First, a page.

Bats and Trees

Bats and Trees – 24–25 January 2022

Two-day event
South Gloucestershire
24 & 25 January 2022

Trees are an essential part of the environment, providing a wide range of ecosystem services. Trees also provide food and shelter for wildlife. Cavities, splits and hollows, which were historically described as ‘defects’, are now known to provide habitat for numerous wildlife species. Among the wildlife species which use trees for shelter are bats, with 14 of the 17 UK bat species known to roost in trees.

Despite the high level of legal protection, recent research has highlighted the difficulties of effectively surveying trees for bats. Bats frequently move roosts making it difficult to know if a tree is used by bats. As bat roosts are protected whether bats are present or not, this has serious implications for tree management.

There is a growing number of ecologists who climb trees to look for bats and also a growing number of arborists developing an increase in ecology. Whilst some cross-discipline working is taking place, there is scope for much more. By running a two-day event on the topic of Bats and Trees we hope to encourage more ecologists and arborists to work together, sharing knowledge and experience.

Bats and Trees has two main aims:

  1. Improving the quality of surveys undertaken, which in turn will improve the conservation of tree-roosting bat species; and
  2. Improving the safety of those involved with trees surveys for bats.

The two-day event will comprise a mix of presentations and workshops from experts from both ecology and arboriculture. Whilst the speaker programme is being produced, we invite submission of papers on the central theme of surveying trees for bats to explore the following topics:

  • Bat ecology and roosting behaviour
  • Advances in survey techniques
  • Practicalities of surveying trees for bats
  • Compliance with legislation and industry best practice

Bats and Trees - Programme

Important: This programme is subject to change.

Day 1 Monday 24th January 2022

Time

Topic

Speaker

9:00

Arrival and registration

-

9:30

Welcome & introduction

Jim Mullholland (Arb Association)

Morning sessions – Bat ecology and roosting behaviour

9:50

TBC

 

10:30

Never underestimate a Potential Roost Feature

Morgan Hughes (University of Wolverhampton) and Scott Brown (Coppice Ecology)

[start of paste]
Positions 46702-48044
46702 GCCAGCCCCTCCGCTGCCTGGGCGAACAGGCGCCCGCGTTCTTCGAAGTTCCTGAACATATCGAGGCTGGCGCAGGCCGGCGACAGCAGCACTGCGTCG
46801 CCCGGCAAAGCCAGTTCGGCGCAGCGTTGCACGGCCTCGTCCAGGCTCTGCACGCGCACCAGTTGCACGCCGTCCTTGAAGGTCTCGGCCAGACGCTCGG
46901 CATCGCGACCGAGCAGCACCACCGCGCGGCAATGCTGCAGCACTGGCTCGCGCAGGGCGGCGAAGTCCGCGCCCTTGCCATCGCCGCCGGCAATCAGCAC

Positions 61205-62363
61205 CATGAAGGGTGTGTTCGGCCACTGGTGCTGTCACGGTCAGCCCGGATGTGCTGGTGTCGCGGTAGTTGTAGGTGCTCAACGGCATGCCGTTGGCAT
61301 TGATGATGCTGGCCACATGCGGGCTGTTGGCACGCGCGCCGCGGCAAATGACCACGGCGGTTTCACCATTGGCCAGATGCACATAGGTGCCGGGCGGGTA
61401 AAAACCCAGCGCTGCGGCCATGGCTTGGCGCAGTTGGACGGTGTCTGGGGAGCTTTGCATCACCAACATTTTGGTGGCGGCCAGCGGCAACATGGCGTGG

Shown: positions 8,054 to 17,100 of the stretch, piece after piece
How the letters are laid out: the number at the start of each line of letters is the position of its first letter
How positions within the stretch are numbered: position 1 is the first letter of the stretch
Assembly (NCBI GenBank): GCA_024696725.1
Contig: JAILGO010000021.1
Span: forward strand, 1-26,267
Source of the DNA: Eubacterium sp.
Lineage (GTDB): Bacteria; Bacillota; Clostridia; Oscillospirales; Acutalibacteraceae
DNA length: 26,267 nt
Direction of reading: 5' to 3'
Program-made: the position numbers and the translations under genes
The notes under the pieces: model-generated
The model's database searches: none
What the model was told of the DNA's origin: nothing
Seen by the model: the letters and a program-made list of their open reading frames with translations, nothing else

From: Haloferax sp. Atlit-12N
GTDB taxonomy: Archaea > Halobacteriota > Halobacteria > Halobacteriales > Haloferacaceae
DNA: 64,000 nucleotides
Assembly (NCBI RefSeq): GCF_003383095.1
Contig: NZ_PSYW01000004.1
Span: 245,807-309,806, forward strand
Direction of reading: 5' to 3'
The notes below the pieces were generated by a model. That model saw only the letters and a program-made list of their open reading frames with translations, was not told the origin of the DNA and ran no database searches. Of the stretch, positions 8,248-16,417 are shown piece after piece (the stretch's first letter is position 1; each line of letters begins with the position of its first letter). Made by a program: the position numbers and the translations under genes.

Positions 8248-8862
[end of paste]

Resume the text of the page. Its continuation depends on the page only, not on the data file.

11:00

Refreshment break

-

11:30

New approaches to surveying trees for bats

Jim Mullholland (Arb Association)

12:00

Can we create bat roosts in living trees?

Sean Shereston (Arbology)

12:30

Morning speaker Q&A

1:00

Lunch

-

Afternoon sessions – Practicalities and legalities of surveying trees for bats

2:00

Welcome

John Parker (Arb Association)

2:10

Work at Height Regulations; are you compliant? (Justification, competent/proficient, responsible person).

Katherine Gostick (Health and Safety Executive) (SPEAKER & TITLE TBC)

2:40

Two rope working and new technical guides in arboriculture; climbing and aerial rescue (TG1)

Navin Sehmi (Down to Earth Trees)

3:10

Refreshment break

-

3:40

TBC

4:00

Discussion forum – how can ecologists and arboriculturists work together to improve tree surveys for bats?

4:20

Afternoon speaker Q&A

4:45

Close

-

Day 2 Tuesday 25th January 2022

Session

Workshop

A

Tree Climbers Forum (outside, hotel grounds) – Chris Cooper-Abbs

B

Using the body language of trees to inform tree assessments - Jim Mullholland (Arb Association)

C

Bat roost creation in living trees (outside, Hawkers Grove) – Lee Gwyther (Grounded Trees) and Sean Shereston (Arbology)

D

Ash dieback and tree risk management - John Parker (Arb Association)

E

Using the Bat Tree Habitat Key data to inform survey design and effort - Louis Pearson (BTHK project) Only one or two sessions (not four).

Workshop rotation (sunrise 8am – sunset 4:43pm)

Workshop times

8:30 – 10:00

1st workshop

10:00 – 10:30

Refreshment break

10:30 – 12:00

2nd workshop

12:00 – 1:00

Lunch

1:00 – 2:30

3rd workshop

2:30 – 3:00

Refreshment break

3:00 – 4:30

4th workshop